ROSEVILLE, Calif. (KTXL) — The White House released a call between President Joe Biden and a Roseville woman Saturday.
Michele Voelkert, the woman from Roseville, was the first guest in Biden’s weekly conversation. They talked about her struggles during the pandemic, which included being laid off from her job.
It all started with a simple letter to Biden, talking about everything she has endured. She didn’t think he would respond, but he did and the conversation helped lift her up.
“Hello? Michele?” Biden said over the phone.
Voelkert says it’s a moment she will never forget.
“It’s something I will cherish forever,” Voelkert told FOX40.
The letter was sent to Biden a few days after Inauguration Day, telling him of how she lost her job in July and struggled getting unemployment. Voelkert says she wrote the letter because of her daughter.
“Show her that you can write a good crafted letter and the attention of our leaders in Washington, and you don’t have to break windows in the Capitol to get things done,” Voelkert said.
Days later the Biden administration called to schedule the chat. The call lasted 20 minutes, but the White House only released a portion of the conversation.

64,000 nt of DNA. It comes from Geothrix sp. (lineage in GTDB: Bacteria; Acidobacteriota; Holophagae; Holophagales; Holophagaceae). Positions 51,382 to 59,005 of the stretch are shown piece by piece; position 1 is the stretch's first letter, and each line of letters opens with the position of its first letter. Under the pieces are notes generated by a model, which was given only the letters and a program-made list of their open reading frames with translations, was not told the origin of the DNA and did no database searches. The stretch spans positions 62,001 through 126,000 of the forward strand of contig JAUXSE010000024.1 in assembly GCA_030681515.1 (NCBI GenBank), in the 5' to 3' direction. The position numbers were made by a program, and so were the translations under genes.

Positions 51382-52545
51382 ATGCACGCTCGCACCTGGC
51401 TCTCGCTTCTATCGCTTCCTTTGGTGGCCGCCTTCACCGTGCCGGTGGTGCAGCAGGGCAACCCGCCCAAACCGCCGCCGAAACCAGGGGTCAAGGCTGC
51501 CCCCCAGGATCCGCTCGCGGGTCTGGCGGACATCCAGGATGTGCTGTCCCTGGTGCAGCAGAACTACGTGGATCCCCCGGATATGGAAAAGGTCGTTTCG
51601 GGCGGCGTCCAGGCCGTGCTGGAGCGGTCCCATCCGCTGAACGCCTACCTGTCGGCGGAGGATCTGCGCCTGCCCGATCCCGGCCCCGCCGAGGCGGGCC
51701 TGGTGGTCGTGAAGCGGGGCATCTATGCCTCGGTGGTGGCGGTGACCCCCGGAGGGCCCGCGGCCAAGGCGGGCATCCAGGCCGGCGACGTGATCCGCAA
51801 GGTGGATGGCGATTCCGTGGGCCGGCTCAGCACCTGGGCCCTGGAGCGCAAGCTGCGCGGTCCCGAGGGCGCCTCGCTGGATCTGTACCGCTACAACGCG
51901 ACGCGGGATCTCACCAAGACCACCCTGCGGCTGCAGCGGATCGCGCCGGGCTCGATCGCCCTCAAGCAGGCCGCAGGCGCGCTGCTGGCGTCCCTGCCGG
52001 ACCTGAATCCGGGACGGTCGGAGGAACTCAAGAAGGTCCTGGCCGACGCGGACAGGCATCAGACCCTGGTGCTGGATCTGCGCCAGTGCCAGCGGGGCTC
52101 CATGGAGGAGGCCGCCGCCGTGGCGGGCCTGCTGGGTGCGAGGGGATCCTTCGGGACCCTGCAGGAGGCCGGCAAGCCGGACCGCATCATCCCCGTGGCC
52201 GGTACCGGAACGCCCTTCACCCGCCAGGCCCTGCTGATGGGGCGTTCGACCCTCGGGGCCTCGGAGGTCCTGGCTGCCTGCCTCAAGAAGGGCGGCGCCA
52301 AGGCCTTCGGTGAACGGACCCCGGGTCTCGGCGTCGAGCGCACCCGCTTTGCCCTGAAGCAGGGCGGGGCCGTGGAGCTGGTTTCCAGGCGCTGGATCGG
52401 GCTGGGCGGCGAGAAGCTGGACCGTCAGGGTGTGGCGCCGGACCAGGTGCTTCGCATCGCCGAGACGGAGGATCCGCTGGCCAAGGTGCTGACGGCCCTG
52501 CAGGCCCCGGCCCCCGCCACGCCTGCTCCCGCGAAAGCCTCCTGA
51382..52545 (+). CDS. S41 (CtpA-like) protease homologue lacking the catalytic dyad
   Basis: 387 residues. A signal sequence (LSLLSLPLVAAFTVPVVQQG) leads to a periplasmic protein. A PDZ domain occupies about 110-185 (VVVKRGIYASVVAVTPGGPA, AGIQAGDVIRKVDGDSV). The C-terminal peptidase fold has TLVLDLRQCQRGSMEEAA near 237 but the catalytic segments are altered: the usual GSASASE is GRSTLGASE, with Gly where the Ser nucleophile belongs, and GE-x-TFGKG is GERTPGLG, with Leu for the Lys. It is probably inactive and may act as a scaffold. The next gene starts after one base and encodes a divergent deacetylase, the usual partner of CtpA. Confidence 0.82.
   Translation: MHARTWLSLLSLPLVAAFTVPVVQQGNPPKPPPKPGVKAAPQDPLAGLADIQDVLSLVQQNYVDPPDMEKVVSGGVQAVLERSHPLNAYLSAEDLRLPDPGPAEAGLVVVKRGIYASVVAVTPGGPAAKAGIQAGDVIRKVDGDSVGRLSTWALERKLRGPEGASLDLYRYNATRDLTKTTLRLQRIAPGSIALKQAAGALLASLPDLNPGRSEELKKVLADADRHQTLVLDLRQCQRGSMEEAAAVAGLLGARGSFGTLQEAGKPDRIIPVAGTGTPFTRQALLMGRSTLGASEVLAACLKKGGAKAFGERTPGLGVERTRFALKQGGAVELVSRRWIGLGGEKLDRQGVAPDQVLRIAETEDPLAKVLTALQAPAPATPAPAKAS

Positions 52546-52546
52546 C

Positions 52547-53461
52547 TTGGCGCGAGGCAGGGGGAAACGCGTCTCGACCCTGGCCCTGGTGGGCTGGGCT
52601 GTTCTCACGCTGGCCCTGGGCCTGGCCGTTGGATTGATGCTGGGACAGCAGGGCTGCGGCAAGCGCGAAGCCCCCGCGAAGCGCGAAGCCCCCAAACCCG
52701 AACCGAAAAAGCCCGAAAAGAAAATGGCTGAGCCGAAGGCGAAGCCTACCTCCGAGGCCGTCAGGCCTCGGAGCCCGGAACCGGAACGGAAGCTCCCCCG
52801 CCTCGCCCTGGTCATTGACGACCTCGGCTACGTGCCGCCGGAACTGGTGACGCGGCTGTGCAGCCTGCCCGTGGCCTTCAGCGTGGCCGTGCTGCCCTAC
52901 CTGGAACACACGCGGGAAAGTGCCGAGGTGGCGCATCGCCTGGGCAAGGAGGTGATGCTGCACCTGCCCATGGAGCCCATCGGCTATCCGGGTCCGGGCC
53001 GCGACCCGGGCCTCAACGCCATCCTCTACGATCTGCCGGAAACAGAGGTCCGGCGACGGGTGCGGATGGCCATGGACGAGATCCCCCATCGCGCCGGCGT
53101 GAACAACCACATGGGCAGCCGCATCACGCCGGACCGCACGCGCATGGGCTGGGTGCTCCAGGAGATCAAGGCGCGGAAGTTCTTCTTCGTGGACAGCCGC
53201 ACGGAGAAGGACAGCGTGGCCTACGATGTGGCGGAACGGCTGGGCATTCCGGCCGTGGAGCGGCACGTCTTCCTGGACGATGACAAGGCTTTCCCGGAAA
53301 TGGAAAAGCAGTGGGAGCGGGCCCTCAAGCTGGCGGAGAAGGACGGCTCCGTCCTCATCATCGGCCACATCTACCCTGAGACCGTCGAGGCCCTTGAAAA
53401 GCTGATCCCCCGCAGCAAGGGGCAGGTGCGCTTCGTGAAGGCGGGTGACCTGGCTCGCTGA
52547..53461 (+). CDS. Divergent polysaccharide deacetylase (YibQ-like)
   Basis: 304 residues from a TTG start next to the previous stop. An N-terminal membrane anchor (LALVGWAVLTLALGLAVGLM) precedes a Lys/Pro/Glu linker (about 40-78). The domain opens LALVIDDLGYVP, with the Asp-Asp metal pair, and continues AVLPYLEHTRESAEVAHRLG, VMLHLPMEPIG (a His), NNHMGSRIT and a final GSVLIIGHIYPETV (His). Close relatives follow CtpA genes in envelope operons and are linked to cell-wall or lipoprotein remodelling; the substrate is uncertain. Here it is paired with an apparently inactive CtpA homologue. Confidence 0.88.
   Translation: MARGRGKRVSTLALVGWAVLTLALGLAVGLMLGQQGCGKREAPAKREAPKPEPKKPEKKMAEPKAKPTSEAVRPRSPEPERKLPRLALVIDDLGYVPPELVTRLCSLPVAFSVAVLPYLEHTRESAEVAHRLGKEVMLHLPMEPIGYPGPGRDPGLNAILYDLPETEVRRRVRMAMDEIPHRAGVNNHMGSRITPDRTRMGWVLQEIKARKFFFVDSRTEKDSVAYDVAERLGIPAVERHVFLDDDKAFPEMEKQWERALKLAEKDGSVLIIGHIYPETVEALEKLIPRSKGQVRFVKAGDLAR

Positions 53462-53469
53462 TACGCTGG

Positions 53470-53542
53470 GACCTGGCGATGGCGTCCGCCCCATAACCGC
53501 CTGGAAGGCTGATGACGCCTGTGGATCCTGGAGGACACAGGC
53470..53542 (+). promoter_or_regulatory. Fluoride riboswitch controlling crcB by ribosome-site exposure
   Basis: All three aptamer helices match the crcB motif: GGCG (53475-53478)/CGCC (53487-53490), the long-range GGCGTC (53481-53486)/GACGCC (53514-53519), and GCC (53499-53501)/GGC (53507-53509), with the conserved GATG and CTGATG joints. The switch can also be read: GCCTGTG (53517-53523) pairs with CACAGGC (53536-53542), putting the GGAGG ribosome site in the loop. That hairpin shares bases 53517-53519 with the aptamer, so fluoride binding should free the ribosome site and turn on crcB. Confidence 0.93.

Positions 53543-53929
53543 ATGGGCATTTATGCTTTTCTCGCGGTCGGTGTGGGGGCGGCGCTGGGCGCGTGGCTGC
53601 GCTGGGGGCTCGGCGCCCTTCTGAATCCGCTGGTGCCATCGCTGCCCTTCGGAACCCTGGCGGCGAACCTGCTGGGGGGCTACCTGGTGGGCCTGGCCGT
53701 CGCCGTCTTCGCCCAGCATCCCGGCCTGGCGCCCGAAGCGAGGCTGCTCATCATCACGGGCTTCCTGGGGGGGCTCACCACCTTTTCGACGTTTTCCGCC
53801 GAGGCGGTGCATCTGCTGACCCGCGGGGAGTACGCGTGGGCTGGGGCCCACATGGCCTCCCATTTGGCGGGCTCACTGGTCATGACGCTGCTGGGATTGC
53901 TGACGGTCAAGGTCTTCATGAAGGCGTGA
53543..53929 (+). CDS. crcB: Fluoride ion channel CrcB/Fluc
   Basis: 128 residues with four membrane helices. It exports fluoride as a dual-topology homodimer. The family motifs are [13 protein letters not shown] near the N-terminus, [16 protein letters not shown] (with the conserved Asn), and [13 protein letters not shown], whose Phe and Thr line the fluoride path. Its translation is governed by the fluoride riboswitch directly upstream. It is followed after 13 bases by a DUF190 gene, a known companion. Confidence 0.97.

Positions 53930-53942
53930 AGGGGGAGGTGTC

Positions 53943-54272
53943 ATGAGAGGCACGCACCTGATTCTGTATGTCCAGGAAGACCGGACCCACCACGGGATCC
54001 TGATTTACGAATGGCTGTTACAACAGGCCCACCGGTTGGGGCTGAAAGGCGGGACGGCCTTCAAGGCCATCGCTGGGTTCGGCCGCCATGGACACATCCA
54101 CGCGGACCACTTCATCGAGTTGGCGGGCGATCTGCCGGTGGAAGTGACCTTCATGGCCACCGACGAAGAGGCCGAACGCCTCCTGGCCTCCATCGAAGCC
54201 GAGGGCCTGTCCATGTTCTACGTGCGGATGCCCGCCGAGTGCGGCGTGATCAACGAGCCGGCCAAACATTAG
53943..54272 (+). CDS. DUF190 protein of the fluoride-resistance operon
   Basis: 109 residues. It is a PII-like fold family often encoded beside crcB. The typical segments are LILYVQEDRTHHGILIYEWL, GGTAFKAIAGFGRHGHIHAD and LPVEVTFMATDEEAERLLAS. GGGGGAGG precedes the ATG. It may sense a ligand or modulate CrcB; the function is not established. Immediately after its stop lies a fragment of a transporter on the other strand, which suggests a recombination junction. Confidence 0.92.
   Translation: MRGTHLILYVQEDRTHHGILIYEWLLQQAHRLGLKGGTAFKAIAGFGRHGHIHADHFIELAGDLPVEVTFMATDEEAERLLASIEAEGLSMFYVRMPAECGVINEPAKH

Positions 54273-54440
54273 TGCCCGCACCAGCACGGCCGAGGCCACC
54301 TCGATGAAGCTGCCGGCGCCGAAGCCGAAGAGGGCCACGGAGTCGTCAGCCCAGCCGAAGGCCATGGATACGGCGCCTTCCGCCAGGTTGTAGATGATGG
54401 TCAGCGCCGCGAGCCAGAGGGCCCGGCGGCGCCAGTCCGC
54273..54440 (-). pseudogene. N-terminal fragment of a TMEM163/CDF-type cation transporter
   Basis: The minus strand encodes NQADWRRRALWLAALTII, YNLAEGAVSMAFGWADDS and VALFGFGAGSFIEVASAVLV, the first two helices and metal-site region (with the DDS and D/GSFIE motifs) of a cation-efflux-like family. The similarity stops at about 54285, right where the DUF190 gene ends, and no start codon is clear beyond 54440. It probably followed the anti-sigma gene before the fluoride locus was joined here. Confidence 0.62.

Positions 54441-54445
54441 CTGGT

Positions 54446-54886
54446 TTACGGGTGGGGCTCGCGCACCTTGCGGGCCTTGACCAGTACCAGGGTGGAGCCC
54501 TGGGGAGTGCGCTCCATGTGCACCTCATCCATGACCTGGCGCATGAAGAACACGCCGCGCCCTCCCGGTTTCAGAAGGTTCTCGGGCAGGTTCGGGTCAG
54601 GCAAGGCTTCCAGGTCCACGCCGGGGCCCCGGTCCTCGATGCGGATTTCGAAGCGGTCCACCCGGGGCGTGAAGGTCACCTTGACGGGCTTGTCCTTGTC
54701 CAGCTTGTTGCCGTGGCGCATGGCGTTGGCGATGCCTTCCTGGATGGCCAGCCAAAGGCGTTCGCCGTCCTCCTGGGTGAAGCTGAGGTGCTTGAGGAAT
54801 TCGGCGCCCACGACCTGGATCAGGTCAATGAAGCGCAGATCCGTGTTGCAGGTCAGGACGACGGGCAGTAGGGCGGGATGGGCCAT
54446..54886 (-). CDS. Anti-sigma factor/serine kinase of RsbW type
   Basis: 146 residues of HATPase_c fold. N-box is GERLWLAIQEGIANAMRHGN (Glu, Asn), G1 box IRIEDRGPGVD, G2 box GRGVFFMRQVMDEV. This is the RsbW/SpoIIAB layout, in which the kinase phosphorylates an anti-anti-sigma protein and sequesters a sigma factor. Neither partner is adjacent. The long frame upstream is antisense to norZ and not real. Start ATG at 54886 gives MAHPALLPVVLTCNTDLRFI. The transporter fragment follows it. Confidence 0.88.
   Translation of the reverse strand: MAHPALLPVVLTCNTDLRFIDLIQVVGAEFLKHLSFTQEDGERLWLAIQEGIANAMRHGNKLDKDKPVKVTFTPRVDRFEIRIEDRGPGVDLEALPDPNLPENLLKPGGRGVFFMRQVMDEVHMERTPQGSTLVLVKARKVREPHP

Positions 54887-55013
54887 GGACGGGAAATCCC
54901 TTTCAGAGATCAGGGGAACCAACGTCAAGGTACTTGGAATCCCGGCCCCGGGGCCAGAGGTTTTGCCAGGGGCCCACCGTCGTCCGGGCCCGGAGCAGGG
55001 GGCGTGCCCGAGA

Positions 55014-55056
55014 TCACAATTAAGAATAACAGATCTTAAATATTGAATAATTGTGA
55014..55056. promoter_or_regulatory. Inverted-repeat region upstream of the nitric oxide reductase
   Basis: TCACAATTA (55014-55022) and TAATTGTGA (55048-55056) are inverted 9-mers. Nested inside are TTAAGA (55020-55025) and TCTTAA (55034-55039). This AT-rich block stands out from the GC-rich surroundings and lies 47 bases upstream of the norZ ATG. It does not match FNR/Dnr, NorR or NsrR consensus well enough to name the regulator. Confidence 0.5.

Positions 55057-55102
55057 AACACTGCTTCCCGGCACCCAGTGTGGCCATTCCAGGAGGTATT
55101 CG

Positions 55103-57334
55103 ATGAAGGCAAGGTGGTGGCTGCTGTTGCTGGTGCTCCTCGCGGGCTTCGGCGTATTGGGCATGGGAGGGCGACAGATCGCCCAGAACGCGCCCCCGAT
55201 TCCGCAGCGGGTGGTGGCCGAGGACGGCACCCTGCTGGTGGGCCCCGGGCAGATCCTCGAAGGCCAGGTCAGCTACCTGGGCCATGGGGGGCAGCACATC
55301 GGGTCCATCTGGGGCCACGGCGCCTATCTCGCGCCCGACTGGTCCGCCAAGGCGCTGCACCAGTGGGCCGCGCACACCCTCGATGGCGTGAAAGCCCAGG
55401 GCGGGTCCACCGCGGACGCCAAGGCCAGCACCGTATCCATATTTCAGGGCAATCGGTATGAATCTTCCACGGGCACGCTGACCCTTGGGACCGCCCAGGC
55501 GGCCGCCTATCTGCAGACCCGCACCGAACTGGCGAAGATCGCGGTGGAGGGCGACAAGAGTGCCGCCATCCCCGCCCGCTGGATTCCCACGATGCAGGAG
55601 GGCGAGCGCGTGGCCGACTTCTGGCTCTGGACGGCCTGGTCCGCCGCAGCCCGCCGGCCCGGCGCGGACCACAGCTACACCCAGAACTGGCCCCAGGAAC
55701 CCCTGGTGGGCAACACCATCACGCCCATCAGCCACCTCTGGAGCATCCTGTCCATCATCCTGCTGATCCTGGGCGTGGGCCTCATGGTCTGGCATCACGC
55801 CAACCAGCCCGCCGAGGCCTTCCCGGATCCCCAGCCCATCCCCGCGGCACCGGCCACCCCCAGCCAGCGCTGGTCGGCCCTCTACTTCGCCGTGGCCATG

“It just has been a tough time trying to find work,” Voelkert said during the call.
“Working is a part of who you are,” Biden answered. “Like my dad used to say, ‘A job is a lot more than a paycheck. It’s about your dignity, it’s about respect, it’s about your place in the community.’”
Voelkert says she also wanted to tell the president how the pandemic has negatively impacted women.
“I wanted to remind him about people like, women and moms, sitting out here in Roseville, California who may be out of work for the first time in our lives,” Voelkert said. “When he is think about new legislation to not forget about us.”
Biden mentioned his desire to pass the $1.9 trillion COVID-19 relief bill, which would include $1,400 checks for individuals and money for small business.
“We are so glad you are focusing on that,” Voelkert said.
She says she appreciated the president calling, and the chance to share her experiences allowed her to stay positive things will get better soon.
“He really picked me up, so to speak,” Voelkert added. “He gave me a lot of confidence to go into my interview.”
Voelkert says she is still looking for a job, but that on Friday her issues with unemployment were resolved thanks to Assemblyman Kevin Kiley.
She is also working on getting her master’s degree.